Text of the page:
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We Met with the Filmmaker Who Changed the Way Canada Saw the Oka Crisis

Alanis Obomsawin's documentary Kahnesatake: 270 Years of Resistance showed what really happened behind the blockades.
September 25, 2015, 3:16pm

Alanis Obomsawin sleeping during the Oka Crisis. Photos courtesy the National Film Board

This weekend marks the 25th anniversary of the resolution of the Oka Crisis, a land dispute that pitted the Mohawk reserve of Kanesatake against the nearby town of Oka. On a broader scale, the conflict has become emblematic of all First Nations' struggles against colonialism.

Starting in July 1990, the Oka standoff lasted nearly three months, escalating into a battle between the Canadian military and the Mohawk Warriors that set the stage for racism, violence and death.

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While a steady stream of journalists were parachuted into the community to cover the tensions, documentarian Alanis Obomsawin was the only journalist who spent the entire 78 days behind the barricades.

Her film, Kahnesatake: 270 Years of Resistance, has won numerous awards and is often credited as having changed the way First Nations issues are covered by the media.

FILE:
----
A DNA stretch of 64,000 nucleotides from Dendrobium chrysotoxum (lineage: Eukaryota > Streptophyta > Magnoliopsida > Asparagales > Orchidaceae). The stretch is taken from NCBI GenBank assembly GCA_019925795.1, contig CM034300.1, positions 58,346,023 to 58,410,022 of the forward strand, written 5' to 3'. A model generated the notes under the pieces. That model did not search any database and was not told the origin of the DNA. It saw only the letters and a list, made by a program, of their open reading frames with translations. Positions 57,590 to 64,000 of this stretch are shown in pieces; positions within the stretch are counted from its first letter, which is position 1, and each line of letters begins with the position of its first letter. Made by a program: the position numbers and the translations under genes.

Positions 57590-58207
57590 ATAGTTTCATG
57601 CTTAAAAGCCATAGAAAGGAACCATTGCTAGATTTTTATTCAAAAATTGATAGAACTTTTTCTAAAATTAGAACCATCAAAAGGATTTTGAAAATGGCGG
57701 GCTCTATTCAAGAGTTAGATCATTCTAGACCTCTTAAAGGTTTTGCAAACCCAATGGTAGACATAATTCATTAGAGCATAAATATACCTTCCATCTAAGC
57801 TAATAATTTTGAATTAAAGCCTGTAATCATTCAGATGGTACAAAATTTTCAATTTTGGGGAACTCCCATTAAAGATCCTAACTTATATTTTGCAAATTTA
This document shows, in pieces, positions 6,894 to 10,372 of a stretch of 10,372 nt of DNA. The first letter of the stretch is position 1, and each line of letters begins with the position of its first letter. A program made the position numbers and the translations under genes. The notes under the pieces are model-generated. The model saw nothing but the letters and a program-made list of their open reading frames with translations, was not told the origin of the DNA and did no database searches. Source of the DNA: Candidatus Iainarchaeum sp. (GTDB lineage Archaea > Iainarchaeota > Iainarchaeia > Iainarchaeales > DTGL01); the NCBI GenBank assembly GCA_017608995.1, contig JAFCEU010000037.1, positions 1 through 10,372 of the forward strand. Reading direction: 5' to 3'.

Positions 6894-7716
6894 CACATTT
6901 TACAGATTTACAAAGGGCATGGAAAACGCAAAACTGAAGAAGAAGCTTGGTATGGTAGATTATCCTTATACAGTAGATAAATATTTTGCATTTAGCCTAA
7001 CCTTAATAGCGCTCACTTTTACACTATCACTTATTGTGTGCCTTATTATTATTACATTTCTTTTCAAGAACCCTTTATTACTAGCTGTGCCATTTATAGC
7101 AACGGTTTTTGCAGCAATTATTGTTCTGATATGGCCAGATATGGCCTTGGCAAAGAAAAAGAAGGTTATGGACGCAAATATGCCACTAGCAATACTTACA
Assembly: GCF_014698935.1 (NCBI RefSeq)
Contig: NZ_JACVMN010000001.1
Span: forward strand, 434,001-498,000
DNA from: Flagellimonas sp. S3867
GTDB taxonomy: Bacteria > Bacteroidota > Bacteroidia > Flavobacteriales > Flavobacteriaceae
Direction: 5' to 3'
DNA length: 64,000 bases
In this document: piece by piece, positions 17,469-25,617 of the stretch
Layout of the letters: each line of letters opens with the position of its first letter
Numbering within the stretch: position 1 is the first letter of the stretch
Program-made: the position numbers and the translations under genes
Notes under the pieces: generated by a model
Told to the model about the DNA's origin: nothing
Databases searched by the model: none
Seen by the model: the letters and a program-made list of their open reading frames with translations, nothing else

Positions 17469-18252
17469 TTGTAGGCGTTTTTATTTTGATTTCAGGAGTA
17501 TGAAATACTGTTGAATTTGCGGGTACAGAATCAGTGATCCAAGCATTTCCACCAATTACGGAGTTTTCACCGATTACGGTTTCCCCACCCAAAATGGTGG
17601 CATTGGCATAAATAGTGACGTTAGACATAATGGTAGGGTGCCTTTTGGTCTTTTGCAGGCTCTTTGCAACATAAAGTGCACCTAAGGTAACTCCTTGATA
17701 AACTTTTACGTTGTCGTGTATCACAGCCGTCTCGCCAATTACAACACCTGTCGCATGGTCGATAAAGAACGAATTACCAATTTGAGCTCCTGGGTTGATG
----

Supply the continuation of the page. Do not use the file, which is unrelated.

VICE sat down with her at her office at the National Film Board to talk about the challenges of making the documentary, the aftermath of its broadcast and the legacy of Oka.

VICE: What does this anniversary evoke for you?
Alanis Obomsawin: Automatically, you remember what it was like and… [sighs].

It was hard?
Yeah, seeing all the hardship, covering something like that, the unjust press so many times, the public at large not understanding what the real story was. It was very difficult, especially living in Quebec, to receive a lot of negative comments. That was very much part of my everyday life for a while.

What did you think of the mainstream media's coverage of the Oka Crisis?
When you read an article, you knew if this person was there for a period of time or just for one day. A lot of the articles were done by reporters that were there perhaps a few days. I think there were a few reporters that were serious and tried to find out more than just the surface of things. Reporters came from different parts of the world to cover this, and it was… I don't know how to describe it. I'm afraid to say "unjust' although it was unjust in many cases. The image of the Warriors, people were aiming at the surface of things, the images of these men and their guns. So, at the beginning it was scary, it was almost like entertainment to certain people.

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In our case, it was more difficult because I myself had to sleep outside from September onward, with just a garbage bag on the floor. I also made myself a tent with a garbage bag—all clean bags though.